The Bay Area’s go-to pedal-steel man cuts smoldering, J.J. Cale-style grooves on his new pawnshop-gear-powered album.

If you’ve seen any number of rootsy San Francisco bands since the late ’90s, there’s a good chance Tom Heyman was in one of them. He’s usually the first on the go-to list when anyone in Northern California needs accompaniment from a top-shelf pedal-steel player—or if you need someone to help arrange your sprawling soul review. He’ll even bring his guitar along and play the rhythm and lead parts of two guys. Heyman has played and/or recorded with folks like John Doe, Paula Frazer, John Vanderslice, Girls, Bart Davenport, David Dondero, Mojo Nixon, Chuck Prophet, the Court & Spark and Penelope Houston (to name a few).

Heyman’s own material resonates with the rich tones of a guy who knows what sounds best in front of a microphone. His bourbon baritone voice is weathered, sometimes breaking up with the angst of a brewing bar fight, other times whisper-singing with the weary hiss of a guy who won the very brawl he tried to stop in the first place. Heyman’s knack for penning arresting narratives is shoehorned somewhere between the darker corners of Gordon Lightfoot and the boiler room of Mark Lanegan. His 2005 album, Deliver Me, was championed in British music magazines MOJO and Uncut, landing a handful of his songs on soundtracks to television shows such as True Blood, Justified, and Damages.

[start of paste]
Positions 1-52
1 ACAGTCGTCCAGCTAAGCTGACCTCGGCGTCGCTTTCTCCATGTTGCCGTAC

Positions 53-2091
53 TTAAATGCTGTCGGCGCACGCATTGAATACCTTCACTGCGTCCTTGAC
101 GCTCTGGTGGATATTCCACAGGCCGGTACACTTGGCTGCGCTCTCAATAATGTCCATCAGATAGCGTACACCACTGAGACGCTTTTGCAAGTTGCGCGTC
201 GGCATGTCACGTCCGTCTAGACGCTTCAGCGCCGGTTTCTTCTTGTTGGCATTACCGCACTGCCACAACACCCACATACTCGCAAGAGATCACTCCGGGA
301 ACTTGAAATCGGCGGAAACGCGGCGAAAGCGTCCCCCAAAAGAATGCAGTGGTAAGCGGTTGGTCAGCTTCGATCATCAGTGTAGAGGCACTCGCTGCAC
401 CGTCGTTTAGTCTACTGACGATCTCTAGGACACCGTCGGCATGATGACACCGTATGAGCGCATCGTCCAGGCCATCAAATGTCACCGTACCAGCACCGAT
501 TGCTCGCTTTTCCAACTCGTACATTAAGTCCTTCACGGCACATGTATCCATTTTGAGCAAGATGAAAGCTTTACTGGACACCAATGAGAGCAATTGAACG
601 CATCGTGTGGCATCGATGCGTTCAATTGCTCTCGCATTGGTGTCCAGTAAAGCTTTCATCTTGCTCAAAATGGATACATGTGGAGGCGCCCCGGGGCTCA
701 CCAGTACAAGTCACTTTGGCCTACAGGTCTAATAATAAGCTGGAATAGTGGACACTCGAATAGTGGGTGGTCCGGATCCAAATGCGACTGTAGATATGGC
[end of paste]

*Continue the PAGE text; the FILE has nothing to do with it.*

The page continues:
“Black Top”—the first song from his fourth solo album, That Cool Blue Feeling—best exemplifies Heyman in his element: He’s got a penchant for turning that slow-burning J.J. Cale boogie into his own smoldering groove. He cut “Black Top” and Blue Feeling’s nine other songs in four days, start to finish, armed with a quiver of weird old pawnshop gear—including a Harmony H1260 Sovereign acoustic that’s so wide he can’t find a hardshell case for it, a Kay Truetone archtop, a Teisco “Sharkfin” solidbody, and a vintage Airline 9004 amp. Check out the amazingly subtle tremolo undulating from this baby’s stock 15" speaker!

<a href="" _cke_saved_href="">That Cool Blue Feeling by Tom Heyman</a>

There’s way more than blues-rock fodder buried in the crevices of the most overused scale in music.



  • Explain how chords are generated from scales.
  • Create unusual harmonies, chord progressions, bass lines, and melodies using the blues scale.
  • Demonstrate how music theory and musical intuition can coalesce to create unique sounds from traditional materials.
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Last updated on May 21, 2022

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